If one more person tells me drinking hot drinks will give me esophageal cancer, according to the latest study, well, I’ll probably nod and smile politely like I have been doing all week. I order my drinks extra hot – 180 degrees BECAUSE, when the chai syrup is added the temperature drops 20 degrees and soy cools faster than milk. The actuality is, my drink is no warmer than anyone else’s, but people would rather site misappropriated one liners from studies rather than study the study or even ask about my drink.
I’m not disparaging studies and research, but I am speaking out against the tendency to string together one liners from studies as some kind of truth rather than view them as indicators of potential possibilities. According to “studies” I am underpaid, overweight, and bitter. Furthermore, I have never left the US and I have inadequate retirement. How do you even measure bitterness? Do people look at me and think they know things about me based on studies and therefore, we will never have a conversation about my three months working in mainland China, my bike trip through Provence, or my ski trip in Austria.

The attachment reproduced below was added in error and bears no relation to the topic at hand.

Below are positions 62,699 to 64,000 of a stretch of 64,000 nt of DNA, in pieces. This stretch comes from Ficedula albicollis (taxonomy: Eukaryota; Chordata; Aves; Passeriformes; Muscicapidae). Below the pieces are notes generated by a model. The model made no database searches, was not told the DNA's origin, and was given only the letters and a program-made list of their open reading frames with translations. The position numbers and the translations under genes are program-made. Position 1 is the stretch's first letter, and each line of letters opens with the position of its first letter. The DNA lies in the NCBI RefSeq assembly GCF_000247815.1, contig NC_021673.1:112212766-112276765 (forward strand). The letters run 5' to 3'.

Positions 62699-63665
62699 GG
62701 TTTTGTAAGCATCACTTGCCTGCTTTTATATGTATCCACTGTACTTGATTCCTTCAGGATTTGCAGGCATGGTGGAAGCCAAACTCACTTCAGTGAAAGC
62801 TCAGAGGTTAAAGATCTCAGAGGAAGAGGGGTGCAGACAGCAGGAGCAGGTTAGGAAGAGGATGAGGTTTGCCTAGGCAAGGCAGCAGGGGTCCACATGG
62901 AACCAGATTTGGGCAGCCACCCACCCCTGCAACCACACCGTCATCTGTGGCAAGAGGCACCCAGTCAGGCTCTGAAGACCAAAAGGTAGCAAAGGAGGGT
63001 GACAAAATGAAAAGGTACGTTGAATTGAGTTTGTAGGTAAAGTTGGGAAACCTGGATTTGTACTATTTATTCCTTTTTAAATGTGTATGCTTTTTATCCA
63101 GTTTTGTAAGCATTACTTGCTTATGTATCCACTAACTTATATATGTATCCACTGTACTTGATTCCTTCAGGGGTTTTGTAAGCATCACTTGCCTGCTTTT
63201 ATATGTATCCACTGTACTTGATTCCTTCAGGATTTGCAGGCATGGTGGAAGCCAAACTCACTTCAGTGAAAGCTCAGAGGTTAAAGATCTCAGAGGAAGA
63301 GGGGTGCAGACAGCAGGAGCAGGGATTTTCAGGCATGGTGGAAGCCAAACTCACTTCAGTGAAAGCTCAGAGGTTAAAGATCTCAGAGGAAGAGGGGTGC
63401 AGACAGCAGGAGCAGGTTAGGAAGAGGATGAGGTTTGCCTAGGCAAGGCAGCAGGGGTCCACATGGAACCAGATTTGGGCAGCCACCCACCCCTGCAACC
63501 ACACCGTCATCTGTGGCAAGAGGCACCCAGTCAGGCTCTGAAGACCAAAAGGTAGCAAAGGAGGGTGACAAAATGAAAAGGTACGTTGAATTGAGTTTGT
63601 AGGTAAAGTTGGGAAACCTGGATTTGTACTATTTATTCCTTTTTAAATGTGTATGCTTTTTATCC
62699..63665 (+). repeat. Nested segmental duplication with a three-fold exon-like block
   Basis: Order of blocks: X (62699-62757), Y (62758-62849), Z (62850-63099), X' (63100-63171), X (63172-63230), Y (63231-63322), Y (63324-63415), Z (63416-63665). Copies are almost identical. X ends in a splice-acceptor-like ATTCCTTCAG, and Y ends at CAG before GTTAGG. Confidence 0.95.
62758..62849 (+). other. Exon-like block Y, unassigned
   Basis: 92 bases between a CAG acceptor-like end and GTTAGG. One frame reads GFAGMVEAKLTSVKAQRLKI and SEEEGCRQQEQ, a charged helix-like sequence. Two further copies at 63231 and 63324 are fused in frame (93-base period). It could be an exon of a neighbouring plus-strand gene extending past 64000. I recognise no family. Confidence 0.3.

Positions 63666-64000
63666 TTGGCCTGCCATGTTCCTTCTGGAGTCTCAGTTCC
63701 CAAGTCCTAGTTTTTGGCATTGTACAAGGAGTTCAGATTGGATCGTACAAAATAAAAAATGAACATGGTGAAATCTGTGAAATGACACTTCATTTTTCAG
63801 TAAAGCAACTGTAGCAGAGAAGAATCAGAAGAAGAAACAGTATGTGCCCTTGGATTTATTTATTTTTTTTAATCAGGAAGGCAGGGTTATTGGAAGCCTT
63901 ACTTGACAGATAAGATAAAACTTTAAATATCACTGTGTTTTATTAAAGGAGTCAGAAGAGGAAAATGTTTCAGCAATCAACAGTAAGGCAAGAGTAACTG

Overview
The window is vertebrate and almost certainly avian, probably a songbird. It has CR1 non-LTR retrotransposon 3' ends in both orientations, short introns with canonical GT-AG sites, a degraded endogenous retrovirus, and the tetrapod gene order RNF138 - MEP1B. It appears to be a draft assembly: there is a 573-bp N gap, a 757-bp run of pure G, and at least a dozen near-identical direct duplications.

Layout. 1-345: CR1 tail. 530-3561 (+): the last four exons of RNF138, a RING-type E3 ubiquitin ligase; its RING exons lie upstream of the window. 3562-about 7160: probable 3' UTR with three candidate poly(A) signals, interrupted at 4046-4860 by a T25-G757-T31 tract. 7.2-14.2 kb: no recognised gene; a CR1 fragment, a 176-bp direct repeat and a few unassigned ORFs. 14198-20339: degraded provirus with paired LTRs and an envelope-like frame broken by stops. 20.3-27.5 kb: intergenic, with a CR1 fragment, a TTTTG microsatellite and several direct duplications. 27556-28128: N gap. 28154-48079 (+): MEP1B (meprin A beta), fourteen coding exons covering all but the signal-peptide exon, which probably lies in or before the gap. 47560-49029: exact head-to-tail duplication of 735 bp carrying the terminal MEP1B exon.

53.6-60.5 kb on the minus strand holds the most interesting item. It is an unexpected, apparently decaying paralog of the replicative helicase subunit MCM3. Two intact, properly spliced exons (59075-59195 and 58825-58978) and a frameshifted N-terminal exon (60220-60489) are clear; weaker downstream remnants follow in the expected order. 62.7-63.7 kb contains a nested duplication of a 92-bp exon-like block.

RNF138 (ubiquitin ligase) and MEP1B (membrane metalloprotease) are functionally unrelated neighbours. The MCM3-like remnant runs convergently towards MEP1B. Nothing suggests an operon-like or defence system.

My friends and I have noticed a trend at work also. Companies are basing some programs and actions based on what the “millennials” want. My first reaction is always, did you actually ask them, or are you citing some study. It’s one thing for people to make comments about studies in general conversation, but a but more jarring when business decisions and programs are based “studies.” What was the basis the these studies? Do these studies apply? Last week, someone did a presentation for a rollout of a new program, based on what millennials want. I noticed one of the talking points and accompanying data was from a presentation I saw 3 years ago. Is the data still relevant?
All studies are equal. Study what the study says, the scope and size. Data, studies are all very useful as predictors and indicators. but they should be used with some caution. When someone starts citing a one line from a study, no I do not have a facial tic, I am just trying to avoid screaming at the top of my lungs, because this makes me want to holler.
Extra Credit: This summarizes the kind of studies to which I refer. This makes me laugh. John Oliver on Scientific Studies